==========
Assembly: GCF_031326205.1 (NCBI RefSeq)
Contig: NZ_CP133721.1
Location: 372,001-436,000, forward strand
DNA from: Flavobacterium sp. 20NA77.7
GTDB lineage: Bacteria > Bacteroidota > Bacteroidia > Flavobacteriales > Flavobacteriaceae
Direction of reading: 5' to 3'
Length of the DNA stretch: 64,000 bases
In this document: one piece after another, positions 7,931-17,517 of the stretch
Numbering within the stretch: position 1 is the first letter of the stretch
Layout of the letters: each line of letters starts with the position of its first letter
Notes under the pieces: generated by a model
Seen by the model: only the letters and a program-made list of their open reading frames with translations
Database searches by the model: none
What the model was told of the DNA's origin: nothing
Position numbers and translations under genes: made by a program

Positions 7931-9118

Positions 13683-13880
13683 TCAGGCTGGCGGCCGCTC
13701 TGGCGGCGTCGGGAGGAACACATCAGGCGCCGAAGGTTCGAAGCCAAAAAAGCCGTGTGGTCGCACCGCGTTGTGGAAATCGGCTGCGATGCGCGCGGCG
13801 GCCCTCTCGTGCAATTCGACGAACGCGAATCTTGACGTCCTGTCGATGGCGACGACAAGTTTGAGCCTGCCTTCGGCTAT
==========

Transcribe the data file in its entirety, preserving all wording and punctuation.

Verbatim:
Assembly: GCF_031326205.1 (NCBI RefSeq)
Contig: NZ_CP133721.1
Location: 372,001-436,000, forward strand
DNA from: Flavobacterium sp. 20NA77.7
GTDB lineage: Bacteria > Bacteroidota > Bacteroidia > Flavobacteriales > Flavobacteriaceae
Direction of reading: 5' to 3'
Length of the DNA stretch: 64,000 bases
In this document: one piece after another, positions 7,931-17,517 of the stretch
Numbering within the stretch: position 1 is the first letter of the stretch
Layout of the letters: each line of letters starts with the position of its first letter
Notes under the pieces: generated by a model
Seen by the model: only the letters and a program-made list of their open reading frames with translations
Database searches by the model: none
What the model was told of the DNA's origin: nothing
Position numbers and translations under genes: made by a program

Positions 7931-9118

Positions 13683-13880
13683 TCAGGCTGGCGGCCGCTC
13701 TGGCGGCGTCGGGAGGAACACATCAGGCGCCGAAGGTTCGAAGCCAAAAAAGCCGTGTGGTCGCACCGCGTTGTGGAAATCGGCTGCGATGCGCGCGGCG
13801 GCCCTCTCGTGCAATTCGACGAACGCGAATCTTGACGTCCTGTCGATGGCGACGACAAGTTTGAGCCTGCCTTCGGCTAT